SACRAMENTO, Calif. — Sirhan Sirhan, who assassinated presidential candidate Sen. Robert F. Kennedy in 1968, was denied parole Thursday by California’s governor, who said the killer remains a threat to the public and hasn’t taken responsibility for a crime that altered American history.
Kennedy, a senator from New York, was shot moments after he claimed victory in California’s pivotal Democratic Party primary. Five others were wounded during the shooting at the Ambassador Hotel in Los Angeles.
Democrat Gov. Gavin Newsom, who has cited RFK as his political hero, rejected a recommendation from a two-person panel of parole commissioners who said Sirhan, 77, should be freed.
The panel’s recommendation in August had divided the Kennedy family, with two of RFK’s sons — Douglas Kennedy and Robert F. Kennedy Jr. — supporting his release, and their siblings and mother vehemently opposing it.
In his decision, Newsom said the assassination was “among the most notorious crimes in American history,” Aside from causing Kennedy’s then-pregnant wife and 10 children “immeasurable suffering,” Newsom said the killing “also caused great harm to the American people.”
It “upended the 1968 presidential election, leaving millions in the United States and beyond mourning the promise of his candidacy,” Newsom wrote. “Mr. Sirhan killed Senator Kennedy during a dark season of political assassinations, just nine weeks after Dr. Martin Luther King Jr.’s murder and 4½ years after the murder of Senator Kennedy’s brother, President John F. Kennedy.”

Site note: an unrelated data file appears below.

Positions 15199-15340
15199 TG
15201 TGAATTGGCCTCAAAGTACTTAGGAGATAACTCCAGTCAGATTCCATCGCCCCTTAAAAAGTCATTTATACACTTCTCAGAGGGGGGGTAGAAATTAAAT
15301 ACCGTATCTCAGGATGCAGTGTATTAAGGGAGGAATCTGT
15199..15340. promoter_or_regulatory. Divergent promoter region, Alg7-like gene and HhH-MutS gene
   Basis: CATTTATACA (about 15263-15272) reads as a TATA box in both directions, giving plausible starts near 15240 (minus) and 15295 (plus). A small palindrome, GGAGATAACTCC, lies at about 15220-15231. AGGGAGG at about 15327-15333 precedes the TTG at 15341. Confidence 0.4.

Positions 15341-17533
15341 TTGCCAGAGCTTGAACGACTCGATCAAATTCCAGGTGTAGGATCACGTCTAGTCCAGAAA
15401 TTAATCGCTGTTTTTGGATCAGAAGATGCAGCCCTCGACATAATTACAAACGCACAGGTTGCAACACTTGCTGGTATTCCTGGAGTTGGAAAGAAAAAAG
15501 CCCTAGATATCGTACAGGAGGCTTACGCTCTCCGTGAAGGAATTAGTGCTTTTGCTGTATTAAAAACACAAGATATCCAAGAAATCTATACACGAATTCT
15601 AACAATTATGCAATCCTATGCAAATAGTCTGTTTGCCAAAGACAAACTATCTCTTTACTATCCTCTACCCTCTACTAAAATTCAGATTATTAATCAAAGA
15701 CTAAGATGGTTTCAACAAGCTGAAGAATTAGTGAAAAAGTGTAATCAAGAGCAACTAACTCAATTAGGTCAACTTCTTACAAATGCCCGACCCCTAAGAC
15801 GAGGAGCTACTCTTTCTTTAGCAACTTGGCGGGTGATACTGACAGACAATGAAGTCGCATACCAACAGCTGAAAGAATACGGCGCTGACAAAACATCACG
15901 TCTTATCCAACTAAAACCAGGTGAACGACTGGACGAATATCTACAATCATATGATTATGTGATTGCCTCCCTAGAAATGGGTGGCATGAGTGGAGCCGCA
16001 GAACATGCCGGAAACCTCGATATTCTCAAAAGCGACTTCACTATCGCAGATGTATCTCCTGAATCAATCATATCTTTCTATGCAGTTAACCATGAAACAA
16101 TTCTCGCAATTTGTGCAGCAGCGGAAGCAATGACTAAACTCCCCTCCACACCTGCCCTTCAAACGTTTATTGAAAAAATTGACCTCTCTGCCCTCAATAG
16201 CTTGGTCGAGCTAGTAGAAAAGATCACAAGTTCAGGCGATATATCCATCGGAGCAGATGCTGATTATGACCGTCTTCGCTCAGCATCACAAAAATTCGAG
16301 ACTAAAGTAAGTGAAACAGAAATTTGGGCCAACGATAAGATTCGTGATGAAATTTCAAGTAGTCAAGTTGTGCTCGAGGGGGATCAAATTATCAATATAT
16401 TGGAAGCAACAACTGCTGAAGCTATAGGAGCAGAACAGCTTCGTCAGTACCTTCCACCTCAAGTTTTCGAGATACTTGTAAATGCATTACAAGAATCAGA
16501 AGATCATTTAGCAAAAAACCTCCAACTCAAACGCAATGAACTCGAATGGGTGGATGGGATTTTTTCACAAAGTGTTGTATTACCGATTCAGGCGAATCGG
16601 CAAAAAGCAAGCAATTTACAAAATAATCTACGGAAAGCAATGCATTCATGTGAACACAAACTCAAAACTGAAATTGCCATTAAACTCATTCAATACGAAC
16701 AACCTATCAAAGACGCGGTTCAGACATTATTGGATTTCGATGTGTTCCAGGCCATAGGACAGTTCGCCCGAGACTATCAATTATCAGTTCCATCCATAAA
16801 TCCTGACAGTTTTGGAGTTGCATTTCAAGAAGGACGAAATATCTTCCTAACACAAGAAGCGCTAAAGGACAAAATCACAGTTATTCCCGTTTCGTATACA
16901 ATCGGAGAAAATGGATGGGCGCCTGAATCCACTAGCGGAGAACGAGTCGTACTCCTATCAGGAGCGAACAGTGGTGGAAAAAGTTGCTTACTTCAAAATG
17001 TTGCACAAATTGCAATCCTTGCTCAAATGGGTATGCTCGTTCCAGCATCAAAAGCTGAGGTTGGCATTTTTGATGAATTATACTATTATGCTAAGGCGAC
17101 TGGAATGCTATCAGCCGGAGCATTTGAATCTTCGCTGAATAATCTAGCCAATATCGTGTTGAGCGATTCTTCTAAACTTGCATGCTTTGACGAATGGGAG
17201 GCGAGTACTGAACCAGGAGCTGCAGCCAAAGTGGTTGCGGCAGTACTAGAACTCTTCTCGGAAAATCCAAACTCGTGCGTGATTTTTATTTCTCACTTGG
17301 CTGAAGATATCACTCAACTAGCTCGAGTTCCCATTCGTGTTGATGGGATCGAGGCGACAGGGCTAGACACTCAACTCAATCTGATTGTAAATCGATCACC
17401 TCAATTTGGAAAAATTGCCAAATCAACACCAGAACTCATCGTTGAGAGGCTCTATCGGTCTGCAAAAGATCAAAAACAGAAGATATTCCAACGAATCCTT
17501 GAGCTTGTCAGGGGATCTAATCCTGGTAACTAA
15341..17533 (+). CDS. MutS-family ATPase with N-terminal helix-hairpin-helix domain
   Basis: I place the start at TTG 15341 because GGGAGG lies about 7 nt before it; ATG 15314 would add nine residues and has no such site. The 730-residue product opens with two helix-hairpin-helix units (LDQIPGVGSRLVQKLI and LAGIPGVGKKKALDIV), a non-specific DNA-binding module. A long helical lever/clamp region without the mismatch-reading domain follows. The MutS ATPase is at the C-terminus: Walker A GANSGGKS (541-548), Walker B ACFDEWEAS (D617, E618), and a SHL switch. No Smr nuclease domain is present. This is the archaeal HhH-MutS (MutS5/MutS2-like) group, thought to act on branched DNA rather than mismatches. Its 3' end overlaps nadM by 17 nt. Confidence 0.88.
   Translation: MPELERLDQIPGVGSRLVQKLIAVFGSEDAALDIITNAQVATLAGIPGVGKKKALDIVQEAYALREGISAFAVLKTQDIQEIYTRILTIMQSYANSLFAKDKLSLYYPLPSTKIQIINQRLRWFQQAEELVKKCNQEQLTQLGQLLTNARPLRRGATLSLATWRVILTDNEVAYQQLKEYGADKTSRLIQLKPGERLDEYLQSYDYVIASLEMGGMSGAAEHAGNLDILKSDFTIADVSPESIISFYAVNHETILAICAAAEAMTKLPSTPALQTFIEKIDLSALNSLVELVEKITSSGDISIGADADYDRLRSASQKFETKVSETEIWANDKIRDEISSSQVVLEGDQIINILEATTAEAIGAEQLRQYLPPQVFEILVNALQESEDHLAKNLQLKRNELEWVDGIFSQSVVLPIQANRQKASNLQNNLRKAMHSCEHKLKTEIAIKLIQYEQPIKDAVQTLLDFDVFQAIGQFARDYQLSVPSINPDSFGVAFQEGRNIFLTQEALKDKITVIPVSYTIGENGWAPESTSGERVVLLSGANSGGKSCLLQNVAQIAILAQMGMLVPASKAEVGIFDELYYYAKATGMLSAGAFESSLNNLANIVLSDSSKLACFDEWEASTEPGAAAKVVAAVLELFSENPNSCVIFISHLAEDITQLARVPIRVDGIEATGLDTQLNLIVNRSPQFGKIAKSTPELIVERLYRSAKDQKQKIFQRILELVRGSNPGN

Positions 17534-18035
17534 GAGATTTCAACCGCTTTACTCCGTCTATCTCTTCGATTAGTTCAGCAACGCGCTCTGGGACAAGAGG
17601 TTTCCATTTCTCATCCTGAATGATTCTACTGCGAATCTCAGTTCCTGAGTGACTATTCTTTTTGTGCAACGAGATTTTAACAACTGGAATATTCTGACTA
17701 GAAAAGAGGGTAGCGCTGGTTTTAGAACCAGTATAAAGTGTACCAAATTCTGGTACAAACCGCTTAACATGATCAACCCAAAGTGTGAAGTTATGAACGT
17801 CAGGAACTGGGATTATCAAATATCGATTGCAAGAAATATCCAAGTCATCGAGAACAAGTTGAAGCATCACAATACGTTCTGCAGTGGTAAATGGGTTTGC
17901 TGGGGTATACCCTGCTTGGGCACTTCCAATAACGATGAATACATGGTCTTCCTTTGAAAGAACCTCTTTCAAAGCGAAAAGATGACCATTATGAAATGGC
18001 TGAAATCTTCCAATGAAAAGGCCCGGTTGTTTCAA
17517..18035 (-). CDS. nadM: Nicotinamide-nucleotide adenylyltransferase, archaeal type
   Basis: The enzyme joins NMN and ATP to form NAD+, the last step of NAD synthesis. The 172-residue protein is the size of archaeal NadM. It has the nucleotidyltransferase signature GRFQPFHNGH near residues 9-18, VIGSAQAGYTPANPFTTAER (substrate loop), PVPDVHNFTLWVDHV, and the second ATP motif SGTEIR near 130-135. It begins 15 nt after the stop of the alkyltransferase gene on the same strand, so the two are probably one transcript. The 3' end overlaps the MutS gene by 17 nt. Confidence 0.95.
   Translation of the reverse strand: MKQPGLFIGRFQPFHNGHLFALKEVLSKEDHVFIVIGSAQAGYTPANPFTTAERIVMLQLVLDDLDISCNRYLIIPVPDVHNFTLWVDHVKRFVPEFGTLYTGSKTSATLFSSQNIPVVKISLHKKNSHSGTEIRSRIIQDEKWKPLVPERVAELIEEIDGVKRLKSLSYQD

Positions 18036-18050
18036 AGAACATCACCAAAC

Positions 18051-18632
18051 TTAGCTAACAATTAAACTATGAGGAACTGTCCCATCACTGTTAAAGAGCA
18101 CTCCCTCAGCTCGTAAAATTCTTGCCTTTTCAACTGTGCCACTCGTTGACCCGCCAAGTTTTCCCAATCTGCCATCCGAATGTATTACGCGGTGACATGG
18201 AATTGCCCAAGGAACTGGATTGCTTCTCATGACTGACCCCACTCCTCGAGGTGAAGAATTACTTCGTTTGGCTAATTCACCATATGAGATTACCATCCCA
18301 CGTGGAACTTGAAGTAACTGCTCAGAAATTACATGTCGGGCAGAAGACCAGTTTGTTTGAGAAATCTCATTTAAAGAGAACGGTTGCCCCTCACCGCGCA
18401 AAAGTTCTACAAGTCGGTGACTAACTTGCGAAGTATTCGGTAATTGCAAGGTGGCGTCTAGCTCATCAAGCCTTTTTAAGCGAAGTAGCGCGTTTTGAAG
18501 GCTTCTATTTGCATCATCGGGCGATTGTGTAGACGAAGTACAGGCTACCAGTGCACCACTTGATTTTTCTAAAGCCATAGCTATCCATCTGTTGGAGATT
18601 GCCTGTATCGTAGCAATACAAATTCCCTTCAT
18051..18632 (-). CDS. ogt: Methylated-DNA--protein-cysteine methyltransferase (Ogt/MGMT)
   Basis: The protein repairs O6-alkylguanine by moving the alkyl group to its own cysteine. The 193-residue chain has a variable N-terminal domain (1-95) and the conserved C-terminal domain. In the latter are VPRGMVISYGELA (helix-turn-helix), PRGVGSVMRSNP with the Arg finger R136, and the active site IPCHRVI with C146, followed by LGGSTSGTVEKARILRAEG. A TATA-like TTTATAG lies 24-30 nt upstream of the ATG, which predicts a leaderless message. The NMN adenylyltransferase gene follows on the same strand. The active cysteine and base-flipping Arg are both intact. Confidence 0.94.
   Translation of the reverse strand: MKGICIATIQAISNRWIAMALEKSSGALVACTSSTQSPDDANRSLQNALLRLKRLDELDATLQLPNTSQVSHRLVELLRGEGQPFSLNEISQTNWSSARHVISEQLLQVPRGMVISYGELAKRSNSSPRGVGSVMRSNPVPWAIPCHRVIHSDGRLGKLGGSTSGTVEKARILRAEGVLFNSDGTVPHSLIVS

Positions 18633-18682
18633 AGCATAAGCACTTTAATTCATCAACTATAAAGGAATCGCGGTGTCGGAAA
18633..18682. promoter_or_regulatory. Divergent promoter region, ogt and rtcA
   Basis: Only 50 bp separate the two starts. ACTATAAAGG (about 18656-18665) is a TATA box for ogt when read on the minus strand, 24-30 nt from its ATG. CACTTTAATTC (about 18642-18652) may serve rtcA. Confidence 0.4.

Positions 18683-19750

He said Sirhan still lacks insight, refuses to accept responsibility and has failed to disclaim violence committed in his name. That adds “to his current risk of inciting further political violence,” Newsom wrote.
In 1973, terrorists took 10 hostages at an embassy in Sudan, demanding the release of Sirhan and other prisoners and killing three diplomats when their demands weren’t met, he noted.
Sirhan, who will be scheduled for a new parole hearing no later than February 2023, will ask a judge to overturn Newsom’s denial, defense attorney Angela Berry said.
“We fully expect that judicial review of the governor’s decision will show that the governor got it wrong,” she said.
State law holds that inmates are supposed to be paroled unless they pose a current unreasonable public safety risk, she said, adding that “not an iota of evidence exists to suggest Mr. Sirhan is still a danger to society.”
She said the parole process has become politicized, and Newsom “chose to overrule his own experts [on the parole board], ignoring the law.”
Parole commissioners found Sirhan suitable for release “because of his impressive extensive record of rehabilitation over the last half-century,” Berry said. “Since the mid-1980s Mr. Sirhan has consistently been found by prison psychologists and psychiatrists to not pose an unreasonable risk of danger to the public.”
During his parole hearing, the white-haired Sirhan called Kennedy the “hope of the world.” But he stopped short of taking full responsibility for a shooting he said he doesn’t recall because he was drunk.
“It pains me ... the knowledge for such a horrible deed, if I did, in fact, do that,” Sirhan said.
Kennedy’s widow, Ethel, and six of his children hailed Newsom’s decision in a statement that called RFK a “visionary and champion of justice” whose life “was cut short by an enraged man with a small gun.”
“The political passions that motivated this inmate’s act still simmer today, and his refusal to admit the truth makes it impossible to conclude that he has overcome the evil that boiled over 53 years ago,” they wrote.
As the remnants of West Virginia’s first significant snowfall of the season melt away, a new winter weather system is expected to arrive from the west on Sunday, blanketing the entire state with at least 4 inches of wet, heavy snow.